“Hang names!” said the Pythagorean. “What’s Pharoh better than Phebus, or Phebus than Pharoh?”
“Hang them both,” said the Cynic.
“Don’t be prophane,” said Mrs Sistagatist.
“Why?” said Mrs Nannicantipot, “I don’t think it’s prophane to say ‘Hang Pharoh.’” “Oh,” said Mrs Sinagain. “I'm sure you ought to hold your tongue, for you never say any thing about the scriptures, & you hinder your husband from going to church.”
“Ha, Ha!” said Inflammable Gass. “What! don’t you like to go to church?”
“No,” said Mrs Nannicantipot. “I think a person may be as good at home.”
“If I had not a place of profit that forces me to go to church”, said Inflammable Gass, “I’d see the parsons all hang’d, – a parcel of lying—“
“O!” said Mrs Sigtagatist. “If it was not for churches & chapels I should not have liv’d so long. There was I, up in a Morning at four o’clock when I was a Girl. I would run like the dickins till I was all in a heat. I would stand till I was ready to sink into the earth. Ah, Mr Huffcap would kick the bottom of the Pulpit out, with Passion, would tear off the sleeve of his Gown & set his wig on fire & throw it at the people. He’d cry & stamp & kick & sweat and all for the good of their souls.”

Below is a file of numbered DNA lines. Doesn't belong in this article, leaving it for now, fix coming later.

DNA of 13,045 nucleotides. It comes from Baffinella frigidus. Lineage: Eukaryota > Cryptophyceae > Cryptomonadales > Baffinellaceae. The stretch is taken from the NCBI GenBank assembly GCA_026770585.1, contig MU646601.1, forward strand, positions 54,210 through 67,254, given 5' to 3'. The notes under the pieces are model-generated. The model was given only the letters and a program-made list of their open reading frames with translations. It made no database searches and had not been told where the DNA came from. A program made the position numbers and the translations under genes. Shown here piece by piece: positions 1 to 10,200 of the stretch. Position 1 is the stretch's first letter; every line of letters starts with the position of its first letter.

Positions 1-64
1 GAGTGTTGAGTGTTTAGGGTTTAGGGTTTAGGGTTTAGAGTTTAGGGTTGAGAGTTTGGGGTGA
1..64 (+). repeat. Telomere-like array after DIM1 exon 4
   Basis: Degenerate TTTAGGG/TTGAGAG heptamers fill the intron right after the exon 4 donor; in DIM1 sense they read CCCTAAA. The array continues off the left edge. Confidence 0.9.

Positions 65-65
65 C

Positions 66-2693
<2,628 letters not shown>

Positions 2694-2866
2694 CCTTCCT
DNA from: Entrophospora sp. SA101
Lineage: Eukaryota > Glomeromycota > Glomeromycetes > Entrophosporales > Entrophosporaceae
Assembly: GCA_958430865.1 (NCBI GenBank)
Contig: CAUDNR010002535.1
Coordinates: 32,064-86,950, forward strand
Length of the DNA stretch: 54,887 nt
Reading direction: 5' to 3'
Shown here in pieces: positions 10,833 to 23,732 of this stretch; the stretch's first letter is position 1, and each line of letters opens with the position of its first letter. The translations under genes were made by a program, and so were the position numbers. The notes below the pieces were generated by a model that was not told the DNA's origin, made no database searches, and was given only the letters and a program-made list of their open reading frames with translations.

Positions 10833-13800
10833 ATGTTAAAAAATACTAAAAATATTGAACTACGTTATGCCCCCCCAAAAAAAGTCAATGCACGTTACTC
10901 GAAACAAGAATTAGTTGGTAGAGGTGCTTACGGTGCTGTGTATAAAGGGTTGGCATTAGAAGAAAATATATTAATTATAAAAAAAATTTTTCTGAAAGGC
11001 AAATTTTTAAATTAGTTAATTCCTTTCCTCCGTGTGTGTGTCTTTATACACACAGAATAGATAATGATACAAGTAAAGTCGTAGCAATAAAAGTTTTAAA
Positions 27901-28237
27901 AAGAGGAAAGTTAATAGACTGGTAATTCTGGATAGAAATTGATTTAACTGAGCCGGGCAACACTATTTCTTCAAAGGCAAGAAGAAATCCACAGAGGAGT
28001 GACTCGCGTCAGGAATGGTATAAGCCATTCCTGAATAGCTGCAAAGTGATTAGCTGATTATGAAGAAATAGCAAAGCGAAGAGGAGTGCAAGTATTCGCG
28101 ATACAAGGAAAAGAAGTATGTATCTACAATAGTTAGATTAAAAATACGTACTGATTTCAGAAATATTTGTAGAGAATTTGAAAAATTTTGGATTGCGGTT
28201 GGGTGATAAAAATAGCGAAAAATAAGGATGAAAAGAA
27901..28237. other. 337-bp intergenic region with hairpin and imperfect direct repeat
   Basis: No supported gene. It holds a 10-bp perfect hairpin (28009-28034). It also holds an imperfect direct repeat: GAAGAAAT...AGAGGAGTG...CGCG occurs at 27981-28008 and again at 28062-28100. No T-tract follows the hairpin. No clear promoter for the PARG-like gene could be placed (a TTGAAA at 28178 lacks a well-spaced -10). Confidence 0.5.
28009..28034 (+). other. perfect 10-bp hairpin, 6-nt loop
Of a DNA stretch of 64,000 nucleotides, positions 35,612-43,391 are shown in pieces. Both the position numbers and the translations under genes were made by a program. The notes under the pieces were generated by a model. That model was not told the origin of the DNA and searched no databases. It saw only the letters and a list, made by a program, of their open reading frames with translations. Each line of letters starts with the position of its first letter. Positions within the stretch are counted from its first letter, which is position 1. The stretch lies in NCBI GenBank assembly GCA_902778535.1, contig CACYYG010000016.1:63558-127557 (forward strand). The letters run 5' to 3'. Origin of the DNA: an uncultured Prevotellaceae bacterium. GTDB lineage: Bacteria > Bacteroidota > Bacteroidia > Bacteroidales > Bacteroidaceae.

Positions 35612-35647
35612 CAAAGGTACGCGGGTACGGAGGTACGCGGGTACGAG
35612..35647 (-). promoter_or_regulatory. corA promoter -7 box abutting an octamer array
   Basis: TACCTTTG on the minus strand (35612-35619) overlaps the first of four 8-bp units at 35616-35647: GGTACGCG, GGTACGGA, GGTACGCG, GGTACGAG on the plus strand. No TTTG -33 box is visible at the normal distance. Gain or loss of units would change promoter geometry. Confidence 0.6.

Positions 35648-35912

“I’m sure he must be a wicked villain,” said Mrs Nannicantipot, “a passionate wretch. If I was a man I’d wait at the bottom of the pulpit stairs & knock him down & run away!”
“You would, you Ignorant jade? I wish I could see you hit any of the ministers! You deserve to have your ears boxed you do.”
“Im sure this is not religion answers the [PAGE 5] other.
Then Mr Inflammable Gass ran & shov’d his head into the fire & set his [head] hair all in a flame & ran about the room. No–no, he did not; I was only making a fool of you.